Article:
Each of these spies sees a different aspect of complexity that is not visible to other people. Unless the reports of three types is combined effectively you risk not knowing the extent of the software that you are trying to build.  If you go into battle without proper intelligence you are back to the scenario of the Charge of the Light Brigade.

Strengths and weaknesses

Military tactics are like unto water; for water in its natural course runs away from high places and hastens downwards. So in war, the way is to avoid what is strong and to strike at what is weak.

                                     Weak Points and Strong, p. 29—30

Water exhibits ordered flexibility. It is ordered because it seeks to flow downhill; however, it is flexible and will go around rocks and other obstacles. A software project needs to make continual progress without getting sandbagged with obstacles. Methodologies like RUP or Agile software development can make sure that you exhibit ordered flexibility.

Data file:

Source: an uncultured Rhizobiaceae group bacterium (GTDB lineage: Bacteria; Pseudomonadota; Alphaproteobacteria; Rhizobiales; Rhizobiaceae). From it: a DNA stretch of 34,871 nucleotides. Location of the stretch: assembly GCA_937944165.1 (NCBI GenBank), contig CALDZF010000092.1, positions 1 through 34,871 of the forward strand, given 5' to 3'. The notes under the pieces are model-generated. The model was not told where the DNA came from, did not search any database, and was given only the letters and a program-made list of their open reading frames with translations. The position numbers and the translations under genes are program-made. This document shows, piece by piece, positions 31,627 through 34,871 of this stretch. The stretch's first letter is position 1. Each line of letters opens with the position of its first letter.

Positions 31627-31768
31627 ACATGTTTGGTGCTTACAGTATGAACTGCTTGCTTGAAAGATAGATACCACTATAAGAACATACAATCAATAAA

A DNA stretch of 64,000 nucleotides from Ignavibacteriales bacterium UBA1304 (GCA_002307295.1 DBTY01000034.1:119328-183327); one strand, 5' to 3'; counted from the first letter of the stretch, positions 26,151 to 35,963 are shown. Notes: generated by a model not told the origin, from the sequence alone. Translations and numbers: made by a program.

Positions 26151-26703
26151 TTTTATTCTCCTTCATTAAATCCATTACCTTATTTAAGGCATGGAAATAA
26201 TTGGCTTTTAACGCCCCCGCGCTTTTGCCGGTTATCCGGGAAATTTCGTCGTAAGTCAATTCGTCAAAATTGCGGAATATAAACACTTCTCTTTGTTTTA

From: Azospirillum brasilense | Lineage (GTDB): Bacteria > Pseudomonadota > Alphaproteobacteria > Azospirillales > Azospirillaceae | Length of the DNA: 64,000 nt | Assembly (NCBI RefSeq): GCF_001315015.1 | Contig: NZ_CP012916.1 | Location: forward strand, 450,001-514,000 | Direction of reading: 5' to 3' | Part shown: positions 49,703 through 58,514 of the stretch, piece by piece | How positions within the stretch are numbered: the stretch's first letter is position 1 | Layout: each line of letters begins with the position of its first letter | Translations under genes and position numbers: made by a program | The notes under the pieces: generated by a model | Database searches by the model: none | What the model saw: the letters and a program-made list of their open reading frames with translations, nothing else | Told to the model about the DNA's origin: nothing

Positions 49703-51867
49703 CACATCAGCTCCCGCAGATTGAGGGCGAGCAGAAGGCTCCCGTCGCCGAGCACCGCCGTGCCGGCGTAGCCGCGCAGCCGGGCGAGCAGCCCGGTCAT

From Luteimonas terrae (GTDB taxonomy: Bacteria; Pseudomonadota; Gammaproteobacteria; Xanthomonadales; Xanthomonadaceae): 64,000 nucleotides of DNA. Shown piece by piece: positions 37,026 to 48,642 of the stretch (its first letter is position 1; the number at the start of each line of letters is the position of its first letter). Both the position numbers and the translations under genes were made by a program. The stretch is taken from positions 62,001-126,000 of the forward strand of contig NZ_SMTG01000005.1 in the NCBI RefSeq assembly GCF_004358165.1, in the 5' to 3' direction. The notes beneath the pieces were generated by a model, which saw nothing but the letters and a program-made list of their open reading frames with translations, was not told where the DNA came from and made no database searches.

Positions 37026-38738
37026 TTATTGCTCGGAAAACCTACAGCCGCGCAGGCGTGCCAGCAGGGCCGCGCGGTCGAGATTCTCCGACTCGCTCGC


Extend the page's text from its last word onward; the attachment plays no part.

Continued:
Winning whole

Winning whole in a software project means delivering the software on time and on budget without destroying the health and reputations of your team (including management). Failed projects extend their effects to every member of the team and everyone’s resume.

When you engage in actual fighting, if victory is long in coming, then men’s weapons will grow dull and their ardor will be damped.

                                                               Waging War, p. 3

When organizations bite off more than they can chew they exert tremendous pressures on the team resources to work extended hours to make deadlines that are often unrealistic. In the pressure cooker you can expect key personnel to defect and put you into a worse position. How many times have you found yourself on a Death March?


Both waging war and software development are serious topics that involve important struggles. If software development is a war against ignorance, uncertainty, and complexity then many of the strategies and tactics outlined in The Art of War give us direction on how to execute a successful project.